So, recently, when Wells Fargo publicly stated its opposition to the Trump administration’s policies on DACA, the bank made sure to be clear with their employees and partners why the bank’s leadership felt that it was important for Wells Fargo to have an opinion. Specifically, hundreds of Wells Fargo team members are DACA recipients and the bank recognizes that many of its customers and community partners are also beneficiaries of the program.
Ms. Paschall also referenced a recent advertising campaign that was part of an intentional effort by the bank to reflect its vastly diverse customer base. In 2015, Wells Fargo ran a television ad that featured two women learning sign language on, what we learn later in the ad, is a journey towards the couple adopting a hearing impaired baby. According to CNN Money, this commercial made Wells Fargo the first American bank to showcase an LGBT relationship in a national ad campaign. In addition to highlighting diversity, the ad was supposed to impress the importance of financially planning for your family’s future and whatever life may bring your way. But a number of religious groups expressed outrage that the ad featured a same-sex couple.
When faced with the decision to pull the ad or continue it, Wells Fargo’s leadership decided that continuing to run the ad, despite conservative religious protests and the possible loss of banking relationships, aligned with the company’s culture of diversity, equity, and inclusion. Feedback and input from the bank’s employee resource groups helped the bank truly understand how its employees – at every level and in every geographic area of the country – felt about these issues and supported the bank’s decision to keep the ad.
As companies across the U.S. are deciding when and how to take a stand, or not, many are also encouraging and empowering their employees, customers, social media followers, and even their competitors to join in their activist efforts. This type of bold, corporate activism has the power to make a real difference in society. It also has the power to transform traditional quid-pro-quo relationships – such as seller/consumer and employer/employee – into life-long brand loyalties. When companies genuinely stand up for a cause they care about and authentically engage stakeholders, they make a difference and might even convert socially minded consumers into customers along the way.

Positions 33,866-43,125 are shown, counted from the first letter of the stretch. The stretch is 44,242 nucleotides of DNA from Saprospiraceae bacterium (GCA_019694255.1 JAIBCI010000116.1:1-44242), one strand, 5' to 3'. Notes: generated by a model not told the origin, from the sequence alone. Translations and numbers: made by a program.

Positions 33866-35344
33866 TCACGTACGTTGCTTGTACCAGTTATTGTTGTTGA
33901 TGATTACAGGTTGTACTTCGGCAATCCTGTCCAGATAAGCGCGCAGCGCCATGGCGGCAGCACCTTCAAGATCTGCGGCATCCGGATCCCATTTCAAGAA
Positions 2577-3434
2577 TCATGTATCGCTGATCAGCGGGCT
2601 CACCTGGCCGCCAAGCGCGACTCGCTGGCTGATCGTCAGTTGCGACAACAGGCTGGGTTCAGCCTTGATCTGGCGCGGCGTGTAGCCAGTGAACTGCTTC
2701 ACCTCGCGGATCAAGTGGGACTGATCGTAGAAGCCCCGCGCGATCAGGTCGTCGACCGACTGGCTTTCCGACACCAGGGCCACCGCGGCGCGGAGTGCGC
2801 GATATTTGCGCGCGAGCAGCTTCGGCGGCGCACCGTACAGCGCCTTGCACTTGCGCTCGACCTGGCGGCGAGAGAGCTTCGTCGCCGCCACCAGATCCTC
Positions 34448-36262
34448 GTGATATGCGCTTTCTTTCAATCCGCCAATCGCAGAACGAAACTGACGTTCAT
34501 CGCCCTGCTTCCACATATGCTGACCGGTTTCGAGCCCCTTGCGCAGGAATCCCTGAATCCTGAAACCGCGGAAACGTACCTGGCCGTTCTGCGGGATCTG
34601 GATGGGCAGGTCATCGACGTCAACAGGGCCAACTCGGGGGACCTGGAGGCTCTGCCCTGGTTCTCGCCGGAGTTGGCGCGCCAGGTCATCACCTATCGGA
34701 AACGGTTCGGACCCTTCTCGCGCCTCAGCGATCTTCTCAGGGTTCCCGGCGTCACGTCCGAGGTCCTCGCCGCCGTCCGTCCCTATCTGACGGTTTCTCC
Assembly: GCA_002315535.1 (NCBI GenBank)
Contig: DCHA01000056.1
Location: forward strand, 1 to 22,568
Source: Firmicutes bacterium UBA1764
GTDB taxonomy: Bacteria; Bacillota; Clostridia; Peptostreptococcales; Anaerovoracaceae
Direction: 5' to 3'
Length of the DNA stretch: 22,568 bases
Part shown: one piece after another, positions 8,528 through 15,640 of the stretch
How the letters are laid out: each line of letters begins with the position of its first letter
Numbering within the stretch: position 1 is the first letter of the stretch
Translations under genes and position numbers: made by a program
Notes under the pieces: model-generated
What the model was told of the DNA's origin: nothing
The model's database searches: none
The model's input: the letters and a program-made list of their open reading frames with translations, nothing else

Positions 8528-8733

How is your company stepping up and speaking out? I’d love to hear from you!
HOMELESSNESS | Over 30 protesters gathered outside DC’s Mayor Muriel Bowser’s home yesterday morning to protest the demolition of a building next to the DC General shelter. Activists are concerned that the families who are still being housed at the shelter could be exposed to harmful toxins from the demolition. (WAMU, 7/30)
The protesters, who took part in a mock demolition of a cardboard-box building and threw flour in the air to simulate construction dust, said they worry of the possible impacts of this month’s planned demolition of the three-story Building 9 — including possible lead and asbestos dust — on families living at the D.C. General family homeless shelter, which is 250 feet away.
“There are about 250 youths still living there. And we know that the area itself, as well as the building specifically, is known for having lead and other neurotoxins. The demolition of it can absolutely increase the likelihood of those young children being exposed to what we know are unhealthy toxins and rodents. And so we’re simply asking her to wait until all the families are moved,” said Samantha Davis, one of the protesters.
CSR | Congratulations to WRAG members Deloitteand PwC for being included in People’s list of 50 top U.S. companies that are “caring for their communities, their employees, and the world”. (People, 7/25)
– Almost 13,000 people are living with HIV in DC, and 43% are 55 or older. Many of them lack support networks as they grew up when the diagnosis was even more stigmatized and treatment was not as effective. Due to this, and the lack of affordable housing options in the city, homelessness is common in this population. (Street Sense Media, 6/13)
Earlene Budd, a 59-year old, transgender woman who has experienced homelessness and was diagnosed with HIV 25 years ago, has had a similar experience to many of the clients who make up her case load at HIPS, a health clinic dedicated to serving sex workers and drug users in the H Street Corridor. “I know what it means to be homeless because, first and foremost, I’m somebody who slept on the streets of D.C. when I was younger and my family put me out.”